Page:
IELTS - Anything to worry about?

Old Jan 26th 2012, 11:10 am
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Default IELTS - Anything to worry about?

Hi,

Am UK born and bred and have just booked my IELTS for March.

Just wondered how involved it is as I need to get max marks really. Is this easily achievable in anyones opinion?
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Old Jan 26th 2012, 11:13 am
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Default Re: IELTS - Anything to worry about?

Originally Posted by ste1070
Hi,

Am UK born and bred and have just booked my IELTS for March.

Just wondered how involved it is as I need to get max marks really. Is this easily achievable in anyones opinion?
It's the format of the test that can cause problems, rather than your English language ability - but even as a native English speaker it's recommended that you buy some revision materials for it. A few people on the forum have expected it to be a breeze and then been caught out by the test format and not got the required points!

A quick search will reveal threads with more info about the actual test, best of luck with it.

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Old Jan 26th 2012, 11:49 am
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Default Re: IELTS - Anything to worry about?

Originally Posted by christmasoompa
It's the format of the test that can cause problems, rather than your English language ability - but even as a native English speaker it's recommended that you buy some revision materials for it. A few people on the forum have expected it to be a breeze and then been caught out by the test format and not got the required points!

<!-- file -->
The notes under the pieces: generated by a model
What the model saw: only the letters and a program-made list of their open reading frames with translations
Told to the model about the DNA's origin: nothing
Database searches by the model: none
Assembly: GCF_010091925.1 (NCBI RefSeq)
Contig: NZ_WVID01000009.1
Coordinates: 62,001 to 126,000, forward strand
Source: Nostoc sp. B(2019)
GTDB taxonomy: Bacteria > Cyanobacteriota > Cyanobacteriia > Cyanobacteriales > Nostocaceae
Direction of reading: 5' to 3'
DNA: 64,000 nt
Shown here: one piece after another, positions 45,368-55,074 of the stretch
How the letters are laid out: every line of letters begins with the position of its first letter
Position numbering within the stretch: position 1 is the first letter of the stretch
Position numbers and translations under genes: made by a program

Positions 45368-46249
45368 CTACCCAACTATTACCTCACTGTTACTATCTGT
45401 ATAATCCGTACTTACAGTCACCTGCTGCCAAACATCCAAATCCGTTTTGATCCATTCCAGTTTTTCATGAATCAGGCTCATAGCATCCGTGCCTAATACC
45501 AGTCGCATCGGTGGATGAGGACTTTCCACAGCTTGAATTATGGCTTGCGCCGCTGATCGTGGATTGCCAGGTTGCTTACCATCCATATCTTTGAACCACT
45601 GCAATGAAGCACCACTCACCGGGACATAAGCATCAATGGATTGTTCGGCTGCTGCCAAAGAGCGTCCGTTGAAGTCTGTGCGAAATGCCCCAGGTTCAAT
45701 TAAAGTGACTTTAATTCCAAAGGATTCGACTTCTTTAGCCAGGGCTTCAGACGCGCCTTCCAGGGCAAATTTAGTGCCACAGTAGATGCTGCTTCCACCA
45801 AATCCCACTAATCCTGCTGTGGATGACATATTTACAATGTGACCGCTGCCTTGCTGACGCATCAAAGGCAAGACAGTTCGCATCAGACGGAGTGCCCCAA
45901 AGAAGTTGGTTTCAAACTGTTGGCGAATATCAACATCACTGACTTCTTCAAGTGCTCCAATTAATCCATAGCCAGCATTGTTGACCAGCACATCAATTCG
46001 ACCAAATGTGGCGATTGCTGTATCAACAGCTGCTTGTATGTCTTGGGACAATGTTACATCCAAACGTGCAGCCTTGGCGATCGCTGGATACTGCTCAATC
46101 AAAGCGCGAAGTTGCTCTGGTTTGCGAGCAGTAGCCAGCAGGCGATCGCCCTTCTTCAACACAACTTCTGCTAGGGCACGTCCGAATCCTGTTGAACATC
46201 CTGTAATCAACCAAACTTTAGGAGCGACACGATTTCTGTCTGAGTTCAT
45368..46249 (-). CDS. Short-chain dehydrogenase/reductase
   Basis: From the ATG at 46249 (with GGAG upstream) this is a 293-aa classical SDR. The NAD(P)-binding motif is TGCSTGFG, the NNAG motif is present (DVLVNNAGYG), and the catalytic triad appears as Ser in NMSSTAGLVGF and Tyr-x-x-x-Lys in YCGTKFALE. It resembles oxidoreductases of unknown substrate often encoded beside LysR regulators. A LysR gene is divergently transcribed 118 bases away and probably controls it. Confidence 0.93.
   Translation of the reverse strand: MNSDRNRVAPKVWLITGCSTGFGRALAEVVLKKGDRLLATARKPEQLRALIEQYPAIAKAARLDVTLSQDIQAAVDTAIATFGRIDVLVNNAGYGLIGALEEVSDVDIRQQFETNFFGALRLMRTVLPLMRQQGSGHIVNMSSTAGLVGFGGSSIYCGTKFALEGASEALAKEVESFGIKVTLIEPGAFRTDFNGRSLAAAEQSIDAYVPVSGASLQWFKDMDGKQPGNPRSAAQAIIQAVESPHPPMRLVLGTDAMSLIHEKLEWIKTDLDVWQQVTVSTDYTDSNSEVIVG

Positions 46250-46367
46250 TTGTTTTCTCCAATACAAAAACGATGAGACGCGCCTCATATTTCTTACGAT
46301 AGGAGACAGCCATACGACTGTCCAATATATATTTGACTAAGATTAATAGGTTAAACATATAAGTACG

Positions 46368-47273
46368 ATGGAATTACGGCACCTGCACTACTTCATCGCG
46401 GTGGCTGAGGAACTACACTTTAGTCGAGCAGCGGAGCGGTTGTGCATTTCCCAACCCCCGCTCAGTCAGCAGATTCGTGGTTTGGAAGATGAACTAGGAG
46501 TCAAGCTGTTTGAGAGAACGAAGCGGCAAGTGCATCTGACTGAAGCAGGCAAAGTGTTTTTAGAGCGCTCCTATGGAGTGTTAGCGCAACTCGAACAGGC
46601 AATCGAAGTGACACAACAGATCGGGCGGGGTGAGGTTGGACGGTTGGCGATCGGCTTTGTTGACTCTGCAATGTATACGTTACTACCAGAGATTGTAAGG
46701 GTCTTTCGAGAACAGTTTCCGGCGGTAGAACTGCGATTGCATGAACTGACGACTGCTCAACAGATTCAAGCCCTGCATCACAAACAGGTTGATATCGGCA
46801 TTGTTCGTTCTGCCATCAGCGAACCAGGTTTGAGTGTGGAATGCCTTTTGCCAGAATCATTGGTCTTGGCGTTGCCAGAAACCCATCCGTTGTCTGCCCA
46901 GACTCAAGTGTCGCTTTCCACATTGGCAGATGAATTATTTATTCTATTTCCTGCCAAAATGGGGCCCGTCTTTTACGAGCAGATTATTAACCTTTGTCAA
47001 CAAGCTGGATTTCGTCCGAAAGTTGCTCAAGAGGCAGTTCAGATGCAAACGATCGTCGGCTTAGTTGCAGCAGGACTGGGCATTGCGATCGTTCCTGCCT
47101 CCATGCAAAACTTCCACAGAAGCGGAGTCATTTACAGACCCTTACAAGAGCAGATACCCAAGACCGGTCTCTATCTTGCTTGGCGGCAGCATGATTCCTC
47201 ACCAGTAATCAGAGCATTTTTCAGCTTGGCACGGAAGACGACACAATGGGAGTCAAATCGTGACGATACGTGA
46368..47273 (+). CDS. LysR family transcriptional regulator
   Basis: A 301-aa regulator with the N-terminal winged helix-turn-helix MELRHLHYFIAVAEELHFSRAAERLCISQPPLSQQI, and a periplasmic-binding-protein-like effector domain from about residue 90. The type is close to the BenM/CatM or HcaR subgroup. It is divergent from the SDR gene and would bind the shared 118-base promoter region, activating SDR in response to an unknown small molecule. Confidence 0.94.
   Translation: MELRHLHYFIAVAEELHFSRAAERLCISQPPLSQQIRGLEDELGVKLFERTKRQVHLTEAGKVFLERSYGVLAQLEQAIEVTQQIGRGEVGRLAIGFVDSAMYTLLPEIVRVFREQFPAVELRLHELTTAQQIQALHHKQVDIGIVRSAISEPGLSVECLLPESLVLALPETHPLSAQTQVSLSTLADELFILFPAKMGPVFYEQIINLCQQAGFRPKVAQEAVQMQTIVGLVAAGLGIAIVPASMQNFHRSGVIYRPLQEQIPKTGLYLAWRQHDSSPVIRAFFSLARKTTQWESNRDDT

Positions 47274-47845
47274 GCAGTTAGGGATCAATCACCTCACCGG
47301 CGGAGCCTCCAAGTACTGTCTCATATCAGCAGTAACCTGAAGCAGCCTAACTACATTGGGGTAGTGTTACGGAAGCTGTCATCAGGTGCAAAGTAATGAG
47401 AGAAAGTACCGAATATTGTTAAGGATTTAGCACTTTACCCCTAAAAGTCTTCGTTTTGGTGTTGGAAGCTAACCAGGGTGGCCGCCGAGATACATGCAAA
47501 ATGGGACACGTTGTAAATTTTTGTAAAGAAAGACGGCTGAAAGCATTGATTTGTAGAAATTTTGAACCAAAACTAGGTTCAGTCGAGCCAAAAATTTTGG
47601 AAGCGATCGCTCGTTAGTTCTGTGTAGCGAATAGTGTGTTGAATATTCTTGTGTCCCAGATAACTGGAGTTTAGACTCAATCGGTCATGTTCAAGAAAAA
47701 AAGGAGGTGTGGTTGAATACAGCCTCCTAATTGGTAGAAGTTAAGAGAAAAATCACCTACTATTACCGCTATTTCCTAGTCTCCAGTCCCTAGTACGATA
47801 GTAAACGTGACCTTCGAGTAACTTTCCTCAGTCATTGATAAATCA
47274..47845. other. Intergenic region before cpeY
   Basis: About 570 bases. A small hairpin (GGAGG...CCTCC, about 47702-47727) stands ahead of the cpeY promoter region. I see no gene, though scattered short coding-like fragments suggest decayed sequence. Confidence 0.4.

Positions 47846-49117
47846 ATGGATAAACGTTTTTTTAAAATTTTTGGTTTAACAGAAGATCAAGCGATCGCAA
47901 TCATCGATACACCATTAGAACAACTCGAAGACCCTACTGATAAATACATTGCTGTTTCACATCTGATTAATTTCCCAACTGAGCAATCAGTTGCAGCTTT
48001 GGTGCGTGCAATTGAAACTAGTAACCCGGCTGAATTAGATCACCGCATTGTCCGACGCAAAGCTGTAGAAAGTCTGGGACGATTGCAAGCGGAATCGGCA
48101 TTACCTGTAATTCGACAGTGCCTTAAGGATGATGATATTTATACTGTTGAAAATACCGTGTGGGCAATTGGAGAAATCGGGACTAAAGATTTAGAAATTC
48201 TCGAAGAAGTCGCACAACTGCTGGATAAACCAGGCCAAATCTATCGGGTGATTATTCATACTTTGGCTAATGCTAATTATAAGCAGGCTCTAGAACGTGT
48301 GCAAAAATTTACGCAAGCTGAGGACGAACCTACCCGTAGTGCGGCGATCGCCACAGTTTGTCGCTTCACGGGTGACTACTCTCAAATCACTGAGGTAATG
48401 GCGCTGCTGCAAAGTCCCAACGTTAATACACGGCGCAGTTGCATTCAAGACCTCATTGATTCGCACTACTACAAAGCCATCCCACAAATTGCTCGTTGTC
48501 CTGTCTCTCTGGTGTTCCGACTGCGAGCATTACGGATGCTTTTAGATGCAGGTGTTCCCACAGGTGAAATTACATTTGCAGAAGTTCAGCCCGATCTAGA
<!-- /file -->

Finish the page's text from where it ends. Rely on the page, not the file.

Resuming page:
A quick search will reveal threads with more info about the actual test, best of luck with it.

Thanks for that. There appears to be quite a few resources available with regards to the test, sample questions etc so I will get revising. Thanks again.
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Old Jan 26th 2012, 3:02 pm
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Default Re: IELTS - Anything to worry about?

My parents went through the skilled worker program in 2009-11 and queried the rationale of doing a test on english proficiency when they had always lived in a country speaking english, all their immigration dealings had been conducted in english and that it was their native (and only) language.

They didn't have to bother with it in the end.
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Old Jan 26th 2012, 3:14 pm
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Default Re: IELTS - Anything to worry about?

Originally Posted by orly
My parents went through the skilled worker program in 2009-11 and queried the rationale of doing a test on english proficiency when they had always lived in a country speaking english, all their immigration dealings had been conducted in english and that it was their native (and only) language.